Pepper, a rather adorable humanoid robot, is being put to work by his bosses at SoftBank. The Japanese internet group — founded by Masayoshi Son — has already sold about 10,000 of the robots, mostly to futurists and lovers of novelty.
“In the first phase, customers were more like vision dreamers,” said Kenichi Yoshida, who has been leading SoftBank’s robotics project since its initiation. “Now we are shifting to real customers...and also want a return on investment.”
So Pepper — in its 4-ft androgynous glory — is being trained to get to work in sales, marketing and customer services. Things, SoftBank thinks, don't quite need a human touch so much as they need a slightly more sophisticated automation than what is currently on offer.
SoftBank is not alone in embracing the robot worker — Nestlé has a whole fleet of Peppers in stores to sell Nescafé coffee-making machines. Drug maker Eli Lilly is working with SoftBank to try and use Pepper to screen for possible osteoporosis-related bone fractures by questioning hospital visitors. Consumers should see that service launch in the spring. Pepper can also take payment at Pizza Hut — with an assist from Mastercard — and if one happens to be in Taipei, where it is being piloted.
Business to business “is the first place where we can make an ROI [return on investment] business case, because it’s still expensive for consumers to purchase,” said Mr Yoshida. “At $10,000 for a three-year contract, it’s like a small car. But for B2B, it’s around $500 a month to lease and much cheaper than hiring people, so it makes sense.”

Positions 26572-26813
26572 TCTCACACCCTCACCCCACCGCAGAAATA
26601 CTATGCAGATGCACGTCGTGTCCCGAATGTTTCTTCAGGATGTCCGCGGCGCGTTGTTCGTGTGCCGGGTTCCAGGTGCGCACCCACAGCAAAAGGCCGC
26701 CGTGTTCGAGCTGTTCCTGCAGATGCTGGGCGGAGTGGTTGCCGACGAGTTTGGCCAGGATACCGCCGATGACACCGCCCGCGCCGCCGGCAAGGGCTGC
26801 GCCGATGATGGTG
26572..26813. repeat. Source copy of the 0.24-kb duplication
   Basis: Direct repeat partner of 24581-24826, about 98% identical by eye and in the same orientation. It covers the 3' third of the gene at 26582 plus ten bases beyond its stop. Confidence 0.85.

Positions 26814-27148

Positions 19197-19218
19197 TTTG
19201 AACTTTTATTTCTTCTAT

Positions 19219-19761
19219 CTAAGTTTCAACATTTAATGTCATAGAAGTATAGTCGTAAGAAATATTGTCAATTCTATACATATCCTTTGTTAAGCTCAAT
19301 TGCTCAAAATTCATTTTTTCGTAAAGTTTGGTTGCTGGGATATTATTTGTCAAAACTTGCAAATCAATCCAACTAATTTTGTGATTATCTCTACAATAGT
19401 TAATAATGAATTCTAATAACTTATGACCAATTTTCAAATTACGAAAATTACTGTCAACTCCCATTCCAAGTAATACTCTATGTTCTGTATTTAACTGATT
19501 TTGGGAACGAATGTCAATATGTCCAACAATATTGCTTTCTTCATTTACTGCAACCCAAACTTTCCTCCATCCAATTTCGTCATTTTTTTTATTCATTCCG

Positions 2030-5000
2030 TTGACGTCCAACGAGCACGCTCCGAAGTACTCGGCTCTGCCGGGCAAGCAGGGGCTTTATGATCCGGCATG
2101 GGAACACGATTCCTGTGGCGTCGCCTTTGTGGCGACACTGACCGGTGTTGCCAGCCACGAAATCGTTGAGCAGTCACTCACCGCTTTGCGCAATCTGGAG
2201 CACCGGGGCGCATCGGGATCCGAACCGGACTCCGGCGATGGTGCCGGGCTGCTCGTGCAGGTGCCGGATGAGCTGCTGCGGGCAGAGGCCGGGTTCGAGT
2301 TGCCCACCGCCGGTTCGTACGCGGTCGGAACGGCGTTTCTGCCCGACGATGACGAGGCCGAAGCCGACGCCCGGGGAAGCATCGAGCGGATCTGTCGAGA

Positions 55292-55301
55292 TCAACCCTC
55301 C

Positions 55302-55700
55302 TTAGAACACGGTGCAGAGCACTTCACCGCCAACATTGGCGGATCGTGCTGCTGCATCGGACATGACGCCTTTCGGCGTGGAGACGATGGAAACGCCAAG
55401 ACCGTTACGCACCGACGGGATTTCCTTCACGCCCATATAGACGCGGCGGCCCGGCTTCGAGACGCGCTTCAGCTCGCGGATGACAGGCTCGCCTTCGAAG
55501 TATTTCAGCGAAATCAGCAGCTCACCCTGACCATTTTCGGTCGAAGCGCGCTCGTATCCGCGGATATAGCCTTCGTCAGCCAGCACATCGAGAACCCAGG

Still, not everyone agrees that the workforce is a natural fit for Pepper.
“I’m not convinced people prefer to go to a robot rather than a human,” noted Morten Paulsen, industrials analyst at CLSA. “And from what I’ve seen, Pepper is still struggling a lot with understanding, so I think a lot more work needs to be done.”
Mr Yoshida also noted that Pepper could be applied to healthcare for autistic children, and Alzheimer’s patients who, he said, tended to exercise better with robots than with human instructors.
“By connecting with cognitive artificial intelligence, Pepper can be the doctor, the lawyer,” Mr Yoshida said. More prosaically, he can connect to queues and explain waiting times on his screen.